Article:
Are industrial pollutants blurring the genetic boundaries between male and female?
Forget about doomsday asteroids and the Ebola virus. The real threat to life on earth may be the Florida alligator’s vanishing penis. That’s only one example of a curious blurring of the sexes that researchers have been finding among wild animals around the world. In terms of reproductive health, the males of certain species aren’t measuring up. Though a definite cause has yet to be found, several studies point to “gender-bender” pollutants that may be disrupting animal hormones—including ours.
Hormones are the chemical messengers of the body’s endocrine system. As Catherine Dold writes in Discover (Sept. 1996), hormones travel from the various endocrine glands to “tell cells what to do and when to do it.” Their role in fetal development is profound. Hormones “tell the fetal cell what it will be when it grows up,” a process that determines, among many other things, an individual’s sex.
The problem, writes Dold, is that “chemical impostors” may be upsetting fetal growth at the crucial moment of sexual differentiation. “Many researchers now believe that a small army of common chemicals can somehow imitate natural hormones,” she adds, and “derail an animal’s development, permanently distorting its reproductive, immune, and neurological systems.” The theory would explain why male alligators in Florida’s Lake Apopka, the site of a pesticide spill in 1980, developed stunted reproductive organs. And why male fish near sewage plants emptying into Britain’s rivers produce a protein normally found in females’ eggs. Similar cases have appeared among eagles, whales, otters, and other animals.
The list of possible “endocrine disrupters” now tops 50, including the usual suspects: pesticides like DDT, atrazine, and chlordane as well as dioxin, PCBs, and heavy metals. Even more disturbing, several seemingly less odious chemicals—such as certain substances in plastics, paints, cosmetics, adhesives, and inks—may have a similar effect.
In the case of male sexual development, there are at least two possible causes of “demasculinization.” Chemicals may be blocking the androgens, or male hormones like testosterone, by binding to fetal cells in their rightful place. They can also mimic estrogen, the female hormone, thus triggering estrogenic effects. The amounts needed are small; in fact, in terms of damage, less is often more. Odder yet, these substances don’t resemble estrogen in a molecular sense, which only complicates the puzzle.
As Diana Lutz reports in The Sciences (Jan.-Feb. 1996), some scientists link endocrine disrupters with declining reproductive health among human males. The rates of testicular cancer and genital deformities have risen, while male fertility has fallen, according to some studies. One in six couples now has trouble conceiving. Researchers once assumed these problems originated with women, but now suspect that men may be the cause as often as half the time. Though there’s no ironclad proof that gender-bending chemicals are to blame, “the general feeling is that the evidence gained so far is too plausible to ignore.”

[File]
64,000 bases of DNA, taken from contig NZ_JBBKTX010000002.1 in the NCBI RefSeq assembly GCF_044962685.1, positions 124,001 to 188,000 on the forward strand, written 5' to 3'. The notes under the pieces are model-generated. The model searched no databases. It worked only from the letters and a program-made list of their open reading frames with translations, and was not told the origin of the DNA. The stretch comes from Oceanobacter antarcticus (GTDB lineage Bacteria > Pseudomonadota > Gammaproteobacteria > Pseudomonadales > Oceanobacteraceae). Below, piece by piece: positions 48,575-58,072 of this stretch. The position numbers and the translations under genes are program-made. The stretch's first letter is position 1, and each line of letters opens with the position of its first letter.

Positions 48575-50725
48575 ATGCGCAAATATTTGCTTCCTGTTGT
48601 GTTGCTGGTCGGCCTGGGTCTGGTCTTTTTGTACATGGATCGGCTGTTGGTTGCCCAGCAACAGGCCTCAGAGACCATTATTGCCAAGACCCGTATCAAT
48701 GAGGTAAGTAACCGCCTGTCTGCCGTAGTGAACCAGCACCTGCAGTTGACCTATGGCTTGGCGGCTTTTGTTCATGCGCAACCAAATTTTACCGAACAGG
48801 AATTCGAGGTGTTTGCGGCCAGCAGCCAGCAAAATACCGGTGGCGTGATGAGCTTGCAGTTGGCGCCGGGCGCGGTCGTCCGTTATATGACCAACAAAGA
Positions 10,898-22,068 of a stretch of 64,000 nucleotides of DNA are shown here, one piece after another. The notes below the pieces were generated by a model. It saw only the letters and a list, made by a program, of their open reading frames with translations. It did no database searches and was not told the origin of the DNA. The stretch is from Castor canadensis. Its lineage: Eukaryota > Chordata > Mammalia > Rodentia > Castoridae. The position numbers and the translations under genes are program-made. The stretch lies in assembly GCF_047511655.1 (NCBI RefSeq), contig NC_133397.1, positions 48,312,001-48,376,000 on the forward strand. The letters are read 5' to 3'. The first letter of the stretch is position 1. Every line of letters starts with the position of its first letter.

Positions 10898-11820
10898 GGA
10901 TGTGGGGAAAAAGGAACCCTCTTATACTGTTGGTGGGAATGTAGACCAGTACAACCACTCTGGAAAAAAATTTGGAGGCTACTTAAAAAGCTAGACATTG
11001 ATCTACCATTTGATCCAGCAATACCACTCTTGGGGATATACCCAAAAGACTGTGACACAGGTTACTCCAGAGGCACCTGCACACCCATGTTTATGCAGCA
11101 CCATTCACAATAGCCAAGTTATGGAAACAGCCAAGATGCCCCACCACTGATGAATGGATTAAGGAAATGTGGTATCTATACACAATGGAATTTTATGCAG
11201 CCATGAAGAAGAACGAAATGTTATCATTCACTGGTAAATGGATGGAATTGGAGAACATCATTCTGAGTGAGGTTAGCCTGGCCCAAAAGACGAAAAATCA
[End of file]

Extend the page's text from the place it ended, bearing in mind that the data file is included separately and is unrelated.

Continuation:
No one doubts that endocrine disruption can be chemically induced in humans. Between 1945 and 1971, 5 million women took diethylstilbestrol, or DES, a synthetic estrogen thought to prevent miscarriages. Its role as an agent of abnormal fetal development—in males as well as females—is now well documented.
Even so, some think the danger posed by synthetic endocrine disrupters may be overstated. They note, for instance, that many fruits contain natural substances that mimic estrogen. But proponents of the theory argue that animals exposed to such substances for millions of years have developed ways to neutralize them. That can’t be said of a molecule whipped up in a lab only a few decades ago. Synthetic chemicals may also biodegrade more slowly and thus accumulate in the body.
If the risk of endocrine disrupters proves to be real, more than sexual development may be affected. Theo Colborn, a senior scientist with the World Wildlife Fund and co-author of Our Stolen Future (Dutton, 1996), thinks such chemicals may be causing other impairments, including subtle forms of nerve and brain damage in children.
Colborn’s theory bucks the current tendency to seek the cause of many disorders in the genes. Profound changes in an organism can occur without genetic involvement, she notes, which in a way is good news: A “cure” lies simply in changing the beliefs and habits that lead to the overuse of industrial chemicals, beginning with the models now used to determine “safe” levels of chemical exposure. The real issue may not be how much of a toxic substance causes cancer or knocks you dead, but how little can alter a being’s destiny at the very earliest stages of life.